Pop culture obsessives writing for the pop culture obsessed.
Pop culture obsessives writing for the pop culture obsessed.

Suburgatory: "Open Door Policy"

Image for article titled Suburgatory: "Open Door Policy"

How soapy for Suburgatory to introduce Ryan’s new girlfriend and just leave it at that for now. If you squint you can see a sort of plot here. Tessa does, after all, interrogate June enough to determine that Ryan has not just replaced her but actually moved on, at which point she gets depressed and then snaps out of it at the end. Those last two steps are purely comedic, a chance for Tessa to follow in her father’s footsteps, or his ass imprint as the case may be, from earlier in the episode. And she only showers because the couch had an accident (more accurately, the pee bag strapped to George’s leg for his convenience had an accident), not because she’s well and truly ready to deal with Ryan moving on. But like that decision to get off the couch, everything that happens here is so light that it’s like nothing happened at all. Tessa receives some new information, but the actual drama June brings is still on the table, waiting to be eaten next week I guess.

Maybe it’s just that things feel imbalanced. Or rather, too balanced. George’s subplot has plenty of room to breathe while Fred doesn’t even get to see his son come home from college for the first time. There’s also the awkwardness that George, while certainly unkempt, is suddenly in full-blown post-break-up depression. Maybe Dalia brings it out of him? Now that he has all this wallowing time (after completing Tom’s bathroom?), he’s watching the full news coverage of the Chilean miners rescue, embracing his pee bag and his pit stains in the name of education. That’s why Tessa calls his father to come have a light intervention. So Tessa and Grandpa tell George he’ll be staying with them for a bit, then Grandpa takes George out, then they go to a hot tub along with two women. There they hash out some back-story issues, and finally George cleans up in time to rescue Tessa from repeating his mistakes, say goodbye to Grandpa, and go for a walk with the cute dog walker (so that’s why they cast Natasha Leggero in a bit part in the premiere). Oh, and Grandpa even has time to bump into Dallas at the supermarket. That’s a lot of scenes. Whereas Tessa, who even gets a clear and present reason for post-break-up depression to flare up several months later, is crammed into a plot with most of the cast where nothing quite gets its due.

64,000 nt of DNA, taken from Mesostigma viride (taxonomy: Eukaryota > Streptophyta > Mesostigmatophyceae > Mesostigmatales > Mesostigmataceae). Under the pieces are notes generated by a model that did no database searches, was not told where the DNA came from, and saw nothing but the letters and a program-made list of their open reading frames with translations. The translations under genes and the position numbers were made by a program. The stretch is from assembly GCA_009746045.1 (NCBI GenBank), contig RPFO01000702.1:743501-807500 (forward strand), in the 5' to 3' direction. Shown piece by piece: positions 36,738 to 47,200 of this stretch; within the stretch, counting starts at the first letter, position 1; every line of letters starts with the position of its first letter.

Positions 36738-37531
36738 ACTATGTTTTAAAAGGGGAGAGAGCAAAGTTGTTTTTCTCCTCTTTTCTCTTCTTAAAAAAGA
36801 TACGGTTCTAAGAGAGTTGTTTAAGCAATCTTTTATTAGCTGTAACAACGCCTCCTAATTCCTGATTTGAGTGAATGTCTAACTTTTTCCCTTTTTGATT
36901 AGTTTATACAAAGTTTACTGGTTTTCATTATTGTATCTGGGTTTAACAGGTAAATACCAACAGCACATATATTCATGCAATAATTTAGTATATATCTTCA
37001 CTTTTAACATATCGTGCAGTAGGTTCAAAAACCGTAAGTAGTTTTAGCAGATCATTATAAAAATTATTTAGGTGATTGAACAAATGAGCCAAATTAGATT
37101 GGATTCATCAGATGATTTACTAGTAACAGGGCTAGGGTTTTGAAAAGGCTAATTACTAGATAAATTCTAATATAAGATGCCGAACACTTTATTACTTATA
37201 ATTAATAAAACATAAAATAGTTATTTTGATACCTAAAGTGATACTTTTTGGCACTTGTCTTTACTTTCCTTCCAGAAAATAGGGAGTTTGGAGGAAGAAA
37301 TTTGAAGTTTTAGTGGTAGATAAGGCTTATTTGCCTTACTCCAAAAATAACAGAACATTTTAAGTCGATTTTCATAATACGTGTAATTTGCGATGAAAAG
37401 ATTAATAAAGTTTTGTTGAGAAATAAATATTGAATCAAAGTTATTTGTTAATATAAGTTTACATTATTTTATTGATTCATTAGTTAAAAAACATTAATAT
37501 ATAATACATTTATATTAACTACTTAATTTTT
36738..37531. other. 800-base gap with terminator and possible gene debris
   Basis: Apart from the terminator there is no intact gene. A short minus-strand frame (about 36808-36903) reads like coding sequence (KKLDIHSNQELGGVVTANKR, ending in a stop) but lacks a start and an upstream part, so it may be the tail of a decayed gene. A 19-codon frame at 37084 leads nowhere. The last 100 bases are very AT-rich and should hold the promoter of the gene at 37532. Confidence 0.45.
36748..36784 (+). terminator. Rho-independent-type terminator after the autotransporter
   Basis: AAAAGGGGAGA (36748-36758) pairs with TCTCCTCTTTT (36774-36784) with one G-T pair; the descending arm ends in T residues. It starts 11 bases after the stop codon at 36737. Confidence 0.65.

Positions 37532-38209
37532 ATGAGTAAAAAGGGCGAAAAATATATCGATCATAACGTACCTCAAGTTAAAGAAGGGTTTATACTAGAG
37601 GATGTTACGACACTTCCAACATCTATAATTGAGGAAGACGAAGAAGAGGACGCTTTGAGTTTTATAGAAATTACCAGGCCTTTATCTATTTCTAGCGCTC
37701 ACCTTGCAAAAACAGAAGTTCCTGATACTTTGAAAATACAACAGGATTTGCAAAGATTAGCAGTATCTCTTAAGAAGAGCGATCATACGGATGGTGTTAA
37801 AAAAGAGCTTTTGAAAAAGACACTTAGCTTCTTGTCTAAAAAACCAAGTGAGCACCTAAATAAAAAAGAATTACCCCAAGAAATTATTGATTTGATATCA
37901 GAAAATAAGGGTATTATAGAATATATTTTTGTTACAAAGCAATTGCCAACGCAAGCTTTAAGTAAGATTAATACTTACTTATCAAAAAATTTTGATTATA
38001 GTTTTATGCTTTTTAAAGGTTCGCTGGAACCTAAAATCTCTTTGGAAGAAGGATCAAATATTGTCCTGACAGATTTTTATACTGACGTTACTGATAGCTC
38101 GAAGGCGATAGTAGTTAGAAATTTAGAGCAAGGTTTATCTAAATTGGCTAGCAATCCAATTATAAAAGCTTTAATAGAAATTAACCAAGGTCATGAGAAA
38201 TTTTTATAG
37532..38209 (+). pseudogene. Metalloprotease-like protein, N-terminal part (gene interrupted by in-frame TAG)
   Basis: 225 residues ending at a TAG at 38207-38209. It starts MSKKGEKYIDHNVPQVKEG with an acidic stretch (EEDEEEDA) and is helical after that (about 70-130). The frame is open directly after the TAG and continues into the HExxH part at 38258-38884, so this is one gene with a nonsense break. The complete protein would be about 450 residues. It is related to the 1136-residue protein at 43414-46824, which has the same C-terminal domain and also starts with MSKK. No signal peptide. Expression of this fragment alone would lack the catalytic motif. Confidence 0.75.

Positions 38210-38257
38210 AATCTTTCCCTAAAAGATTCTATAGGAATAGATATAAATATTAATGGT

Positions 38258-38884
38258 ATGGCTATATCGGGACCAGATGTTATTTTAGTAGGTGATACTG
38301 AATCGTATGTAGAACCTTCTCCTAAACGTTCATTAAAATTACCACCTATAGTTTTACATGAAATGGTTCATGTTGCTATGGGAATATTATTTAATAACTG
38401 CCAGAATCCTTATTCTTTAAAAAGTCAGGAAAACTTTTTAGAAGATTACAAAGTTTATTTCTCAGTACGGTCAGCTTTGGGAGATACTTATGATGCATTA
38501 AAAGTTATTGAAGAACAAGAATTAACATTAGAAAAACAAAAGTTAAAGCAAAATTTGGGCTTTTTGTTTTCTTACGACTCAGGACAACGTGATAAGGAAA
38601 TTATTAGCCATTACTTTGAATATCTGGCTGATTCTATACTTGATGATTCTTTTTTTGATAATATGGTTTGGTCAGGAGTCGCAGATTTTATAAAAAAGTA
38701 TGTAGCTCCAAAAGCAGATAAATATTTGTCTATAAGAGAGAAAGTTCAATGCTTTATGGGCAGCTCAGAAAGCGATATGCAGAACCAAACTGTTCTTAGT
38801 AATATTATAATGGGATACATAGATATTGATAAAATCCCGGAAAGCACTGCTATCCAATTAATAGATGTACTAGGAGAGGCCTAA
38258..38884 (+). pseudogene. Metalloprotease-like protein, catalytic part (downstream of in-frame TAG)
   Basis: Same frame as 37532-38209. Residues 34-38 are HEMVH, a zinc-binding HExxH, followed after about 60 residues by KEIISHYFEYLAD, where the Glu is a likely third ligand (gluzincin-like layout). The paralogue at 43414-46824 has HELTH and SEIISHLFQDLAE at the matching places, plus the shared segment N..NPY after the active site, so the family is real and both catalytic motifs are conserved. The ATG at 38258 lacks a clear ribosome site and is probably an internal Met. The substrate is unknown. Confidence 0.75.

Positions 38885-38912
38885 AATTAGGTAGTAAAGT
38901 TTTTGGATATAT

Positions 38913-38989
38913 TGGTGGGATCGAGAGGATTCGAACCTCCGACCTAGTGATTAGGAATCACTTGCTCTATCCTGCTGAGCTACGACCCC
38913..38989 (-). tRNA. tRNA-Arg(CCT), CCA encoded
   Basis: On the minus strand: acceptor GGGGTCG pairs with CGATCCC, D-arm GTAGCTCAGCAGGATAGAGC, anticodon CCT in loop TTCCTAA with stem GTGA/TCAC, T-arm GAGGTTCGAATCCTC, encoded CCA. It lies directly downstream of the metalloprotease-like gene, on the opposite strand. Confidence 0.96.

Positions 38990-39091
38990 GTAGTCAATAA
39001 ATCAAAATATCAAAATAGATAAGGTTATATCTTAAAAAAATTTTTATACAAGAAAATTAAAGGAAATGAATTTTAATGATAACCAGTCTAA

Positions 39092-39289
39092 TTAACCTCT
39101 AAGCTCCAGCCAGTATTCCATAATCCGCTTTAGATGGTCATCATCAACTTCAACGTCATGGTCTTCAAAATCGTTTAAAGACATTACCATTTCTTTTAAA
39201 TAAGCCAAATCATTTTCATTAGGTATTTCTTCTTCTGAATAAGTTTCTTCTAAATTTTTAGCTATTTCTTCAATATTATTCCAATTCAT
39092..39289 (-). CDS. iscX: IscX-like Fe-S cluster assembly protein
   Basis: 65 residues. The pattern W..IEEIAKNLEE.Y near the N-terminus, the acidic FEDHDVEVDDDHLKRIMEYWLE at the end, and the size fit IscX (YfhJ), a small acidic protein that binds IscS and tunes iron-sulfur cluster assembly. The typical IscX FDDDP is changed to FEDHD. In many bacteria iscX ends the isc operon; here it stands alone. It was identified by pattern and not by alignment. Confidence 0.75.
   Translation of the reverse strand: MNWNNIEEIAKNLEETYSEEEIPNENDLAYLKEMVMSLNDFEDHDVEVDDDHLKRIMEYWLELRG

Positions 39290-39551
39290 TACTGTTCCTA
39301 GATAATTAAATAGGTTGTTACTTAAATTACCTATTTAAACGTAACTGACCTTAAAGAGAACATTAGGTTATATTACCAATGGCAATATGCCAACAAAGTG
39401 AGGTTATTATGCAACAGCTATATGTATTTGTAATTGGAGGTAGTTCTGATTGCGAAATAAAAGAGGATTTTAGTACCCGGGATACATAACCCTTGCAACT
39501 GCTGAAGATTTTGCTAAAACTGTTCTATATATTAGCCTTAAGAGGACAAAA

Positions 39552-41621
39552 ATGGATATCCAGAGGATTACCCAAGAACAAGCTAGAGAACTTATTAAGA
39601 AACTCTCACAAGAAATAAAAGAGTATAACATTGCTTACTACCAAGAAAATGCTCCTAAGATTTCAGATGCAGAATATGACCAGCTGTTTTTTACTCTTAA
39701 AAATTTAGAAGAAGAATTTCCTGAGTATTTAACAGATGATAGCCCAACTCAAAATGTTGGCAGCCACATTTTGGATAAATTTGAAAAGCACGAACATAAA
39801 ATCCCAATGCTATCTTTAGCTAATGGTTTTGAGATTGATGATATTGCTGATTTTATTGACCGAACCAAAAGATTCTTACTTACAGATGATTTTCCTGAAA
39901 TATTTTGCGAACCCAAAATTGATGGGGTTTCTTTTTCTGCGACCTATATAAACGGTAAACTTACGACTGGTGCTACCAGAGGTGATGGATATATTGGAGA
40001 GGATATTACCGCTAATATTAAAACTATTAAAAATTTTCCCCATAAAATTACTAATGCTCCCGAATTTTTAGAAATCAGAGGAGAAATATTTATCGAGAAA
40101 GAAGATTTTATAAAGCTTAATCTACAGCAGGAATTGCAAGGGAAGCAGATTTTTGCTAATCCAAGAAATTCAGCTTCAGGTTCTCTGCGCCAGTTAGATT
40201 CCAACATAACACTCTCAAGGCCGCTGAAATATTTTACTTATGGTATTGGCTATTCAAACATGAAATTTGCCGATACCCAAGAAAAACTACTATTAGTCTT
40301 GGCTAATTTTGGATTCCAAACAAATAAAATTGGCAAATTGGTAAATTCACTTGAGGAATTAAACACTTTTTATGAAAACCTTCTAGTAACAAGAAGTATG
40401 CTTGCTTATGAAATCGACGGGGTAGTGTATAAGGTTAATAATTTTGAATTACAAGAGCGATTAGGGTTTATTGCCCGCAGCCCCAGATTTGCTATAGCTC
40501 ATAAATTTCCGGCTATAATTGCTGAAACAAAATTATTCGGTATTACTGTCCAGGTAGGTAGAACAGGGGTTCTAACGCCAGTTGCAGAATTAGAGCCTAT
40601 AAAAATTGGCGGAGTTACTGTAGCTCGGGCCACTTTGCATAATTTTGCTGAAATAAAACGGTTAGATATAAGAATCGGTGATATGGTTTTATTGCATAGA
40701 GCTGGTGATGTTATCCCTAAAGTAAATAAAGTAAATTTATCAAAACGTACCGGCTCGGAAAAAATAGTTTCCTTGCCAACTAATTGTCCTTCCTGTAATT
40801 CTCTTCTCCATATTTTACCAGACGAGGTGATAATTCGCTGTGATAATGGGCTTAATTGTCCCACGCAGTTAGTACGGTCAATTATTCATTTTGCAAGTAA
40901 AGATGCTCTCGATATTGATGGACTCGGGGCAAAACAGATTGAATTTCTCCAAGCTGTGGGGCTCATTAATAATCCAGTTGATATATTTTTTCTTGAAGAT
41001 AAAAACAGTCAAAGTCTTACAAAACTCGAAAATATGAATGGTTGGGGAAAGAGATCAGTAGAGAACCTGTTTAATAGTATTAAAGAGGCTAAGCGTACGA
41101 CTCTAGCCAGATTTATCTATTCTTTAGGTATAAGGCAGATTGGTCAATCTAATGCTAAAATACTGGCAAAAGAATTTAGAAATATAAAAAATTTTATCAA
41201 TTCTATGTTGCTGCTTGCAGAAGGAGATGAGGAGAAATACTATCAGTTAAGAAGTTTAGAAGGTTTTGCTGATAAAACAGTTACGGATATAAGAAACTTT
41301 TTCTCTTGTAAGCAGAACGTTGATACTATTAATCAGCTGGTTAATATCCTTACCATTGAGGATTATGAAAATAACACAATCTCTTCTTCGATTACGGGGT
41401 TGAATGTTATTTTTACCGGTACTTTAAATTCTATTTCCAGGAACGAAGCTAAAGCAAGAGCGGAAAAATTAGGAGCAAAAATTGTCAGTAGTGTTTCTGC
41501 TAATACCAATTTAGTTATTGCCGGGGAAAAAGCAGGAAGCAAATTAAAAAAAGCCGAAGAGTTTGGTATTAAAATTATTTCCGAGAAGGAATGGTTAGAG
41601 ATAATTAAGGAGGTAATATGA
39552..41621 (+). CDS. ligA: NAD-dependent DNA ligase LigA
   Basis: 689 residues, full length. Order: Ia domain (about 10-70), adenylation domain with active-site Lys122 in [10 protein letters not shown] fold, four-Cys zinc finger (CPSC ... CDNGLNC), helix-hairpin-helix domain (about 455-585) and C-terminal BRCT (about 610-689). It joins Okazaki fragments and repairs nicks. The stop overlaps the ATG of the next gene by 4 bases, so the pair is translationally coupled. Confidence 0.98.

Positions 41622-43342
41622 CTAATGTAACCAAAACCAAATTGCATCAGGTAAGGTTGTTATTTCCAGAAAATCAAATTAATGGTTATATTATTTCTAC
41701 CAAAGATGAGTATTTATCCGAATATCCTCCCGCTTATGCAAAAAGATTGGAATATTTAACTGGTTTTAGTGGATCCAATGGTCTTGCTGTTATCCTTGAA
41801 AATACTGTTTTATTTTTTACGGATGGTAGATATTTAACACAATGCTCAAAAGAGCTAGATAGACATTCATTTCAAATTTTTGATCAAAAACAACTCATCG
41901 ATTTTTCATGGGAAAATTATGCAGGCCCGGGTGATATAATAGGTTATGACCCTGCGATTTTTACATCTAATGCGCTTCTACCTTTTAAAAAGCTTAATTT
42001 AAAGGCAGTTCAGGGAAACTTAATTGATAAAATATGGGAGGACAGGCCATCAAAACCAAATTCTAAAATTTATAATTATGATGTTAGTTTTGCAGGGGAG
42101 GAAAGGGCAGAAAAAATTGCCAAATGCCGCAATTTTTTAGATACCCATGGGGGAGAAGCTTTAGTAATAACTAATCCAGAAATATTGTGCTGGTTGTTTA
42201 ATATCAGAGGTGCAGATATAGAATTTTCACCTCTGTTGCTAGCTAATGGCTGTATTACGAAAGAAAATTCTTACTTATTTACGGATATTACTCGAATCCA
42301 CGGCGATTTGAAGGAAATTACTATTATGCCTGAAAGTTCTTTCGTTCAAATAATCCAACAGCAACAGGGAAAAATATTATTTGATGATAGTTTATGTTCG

The drama in George’s past about his father moving on quickly after his mother died ties in thematically with the rest of Suburgatory, but these historical issues can’t compete for attention with George’s love life or the arrival of June. I’m more curious about Victor Ha’s brother back in Cambodia. But there are some good jokes—George claiming to be light-headed because of all that shrimp, for instance, or appending an awkward “Gorgeous” to his request for directions to the little boys room—and at the end he’s genuinely ready to start moving on from Dallas. That’s what’s exciting here. George and Dallas still aren’t sharing screen time. As the Dallas scene makes clear, she’s still upset about him, and she’s sworn off dating just like he did. But now he’s looking better than ever, as Tessa might say (about herself, people!) and out spending time with someone new. If it didn’t already feel like Dallas had been sidelined so far, “Open Door Policy” has me desperate to see her drive a plot of her own this season.

The Ryan stuff is all great as well, funny and offbeat and moving out of nowhere. One of the advantages of squeezing everyone into the same house is to see new character dynamics, like Tessa trying to nonchalantly swing her arm to show how cool she is with Ryan moving on or Ryan competing with Victor for Sheila’s love. The Dirty Dancing gag essentially encapsulates Suburgatory. And both confetti gags land perfectly, the first more about the lines and deliveries and the second pure slapstick.

However, there is something unsatisfying about Ryan not picking up on the tension with Tessa and firing off one last goodbye joke instead. This is Ryan Shay we’re talking about, but the whole subplot is unsatisfying. Which is more of a portion size issue than anything else, because what’s here is beautiful. It’s not every day Lisa is the sane one. Tessa’s so aggressive she scares June into thinking that sleeping in Sheila’s room would be a better alternative. (That’s another thing: No Sheila-June interrogation? This could have been a two-parter!) The moment when June reveals she lives nearby and that she’s been dating Ryan long-distance, I went flush. Tessa storms out, but what I’d give for a serious scene between her and Ryan. A ton of bricks just fell on Tessa—or supply your own Chilean miners reference—and the episode skipped past the unburying part.